Nanosecond

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"light-foot" redirects here. For the jazz album, see Light-Foot.

A nanosecond (ns) is an SI unit of time equal to one billionth of a second (10−9 or 1/1,000,000,000 s). One nanosecond is to one second as one second is to 31.710 years.

The word nanosecond is formed by the prefix nano and the unit second. Its symbol is ns.

A nanosecond is equal to 1000 picoseconds or 11000 microsecond. Because the next SI unit is 1000 times larger, times of 10−8 and 10−7 seconds are typically expressed as tens or hundreds of nanoseconds.

Times of this magnitude are commonly encountered in telecommunications, pulsed lasers and some areas of electronics.

Light travels approximately 29.9 centimeters in 1 nanosecond. This is equivalent to 11.8 inches, leading to some to refer to a nanosecond as a light-foot.[1] The earliest reference commonly given[2] is to Admiral Grace Hopper, who used to give out pieces of wire about a foot long to illustrate the eventual problem of building very high speed computers.[3] If it takes light a nanosecond to go a foot (in a vacuum, slower in copper), then a computer built with parts connected by half this distance, 15 centimetres (5.9 in) of wire, would take at least a nanosecond to send data to a part and get a response. The solution, developed in Hopper's lifetime, was first the integrated circuit and later the multi-core processor.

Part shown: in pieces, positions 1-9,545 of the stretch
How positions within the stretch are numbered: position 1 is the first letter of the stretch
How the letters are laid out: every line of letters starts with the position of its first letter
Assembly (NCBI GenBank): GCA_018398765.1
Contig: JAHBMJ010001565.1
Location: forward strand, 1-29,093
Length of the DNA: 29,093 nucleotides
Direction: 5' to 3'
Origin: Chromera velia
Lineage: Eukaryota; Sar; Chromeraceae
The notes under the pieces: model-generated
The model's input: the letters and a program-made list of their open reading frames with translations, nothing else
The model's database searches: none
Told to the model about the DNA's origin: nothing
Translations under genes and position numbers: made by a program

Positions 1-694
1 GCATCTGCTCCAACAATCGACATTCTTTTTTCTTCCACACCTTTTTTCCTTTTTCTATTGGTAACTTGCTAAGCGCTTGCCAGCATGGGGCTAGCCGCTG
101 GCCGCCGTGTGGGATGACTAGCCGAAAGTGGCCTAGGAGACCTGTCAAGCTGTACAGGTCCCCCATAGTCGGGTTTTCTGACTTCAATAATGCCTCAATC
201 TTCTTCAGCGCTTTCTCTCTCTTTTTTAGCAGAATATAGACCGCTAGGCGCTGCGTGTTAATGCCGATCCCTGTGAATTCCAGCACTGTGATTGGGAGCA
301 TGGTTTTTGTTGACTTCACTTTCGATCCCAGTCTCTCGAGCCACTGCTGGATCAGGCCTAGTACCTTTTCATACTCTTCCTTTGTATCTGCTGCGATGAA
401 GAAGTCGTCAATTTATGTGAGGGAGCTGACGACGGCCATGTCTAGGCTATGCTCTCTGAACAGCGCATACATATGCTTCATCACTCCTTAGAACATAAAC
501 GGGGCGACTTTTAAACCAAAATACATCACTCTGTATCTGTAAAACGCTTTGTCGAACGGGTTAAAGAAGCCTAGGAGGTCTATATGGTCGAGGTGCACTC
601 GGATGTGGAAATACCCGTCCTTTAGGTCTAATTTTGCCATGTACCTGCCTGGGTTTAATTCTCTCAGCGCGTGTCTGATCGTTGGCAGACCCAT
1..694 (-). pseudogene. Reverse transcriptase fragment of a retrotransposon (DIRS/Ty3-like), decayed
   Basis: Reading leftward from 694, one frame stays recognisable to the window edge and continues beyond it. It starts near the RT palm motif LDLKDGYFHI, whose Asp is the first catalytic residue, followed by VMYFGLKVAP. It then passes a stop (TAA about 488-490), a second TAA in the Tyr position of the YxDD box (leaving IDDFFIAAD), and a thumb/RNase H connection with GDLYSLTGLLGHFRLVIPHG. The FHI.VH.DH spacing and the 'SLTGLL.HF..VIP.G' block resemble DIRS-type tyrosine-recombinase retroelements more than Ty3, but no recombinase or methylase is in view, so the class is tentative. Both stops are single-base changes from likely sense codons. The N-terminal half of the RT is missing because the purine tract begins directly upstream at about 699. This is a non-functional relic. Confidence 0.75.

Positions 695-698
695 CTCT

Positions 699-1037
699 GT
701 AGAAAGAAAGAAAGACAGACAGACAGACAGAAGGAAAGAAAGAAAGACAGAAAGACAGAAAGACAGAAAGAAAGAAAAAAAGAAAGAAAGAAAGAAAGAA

"Once she presented a piece of wire about a foot long, and explained that it represented a nanosecond, since it was the maximum distance electricity could travel in wire in one-billionth of a second. She often contrasted this nanosecond with a microsecond - a coil of wire nearly a thousand feet long - as she encouraged programmers not to waste even a microsecond."[2]

Light travels ~29.979 cm in one nanosecond, meaning that, technically, a light-foot is ~1.0167 nanoseconds.[4]

Common measurements[edit]

See also[edit]

References[edit]

  1. ^ David Mermin (2009). It's About Time: Understanding Einstein's Relativity. Princeton, New Jersey: Princeton University Press. p. 22. ISBN 978-0-691-14127-5. 
  2. ^ a b "Grace Murray Hopper". New Haven, CT: Yale University. 1994. 
  3. ^ "Grace Hopper - Nanoseconds". YouTube. 2012-01-25. Retrieved 2013-05-23. 
  4. ^ Gamow, George (1961), One, Two, Three... Infinity: Facts & Speculations of Science (3rd ed.), Courier Dover Publications, p. 77, ISBN 0486256642. 
  5. ^ "Official BIPM definition of the metre". BIPM. Retrieved 2008-09-22.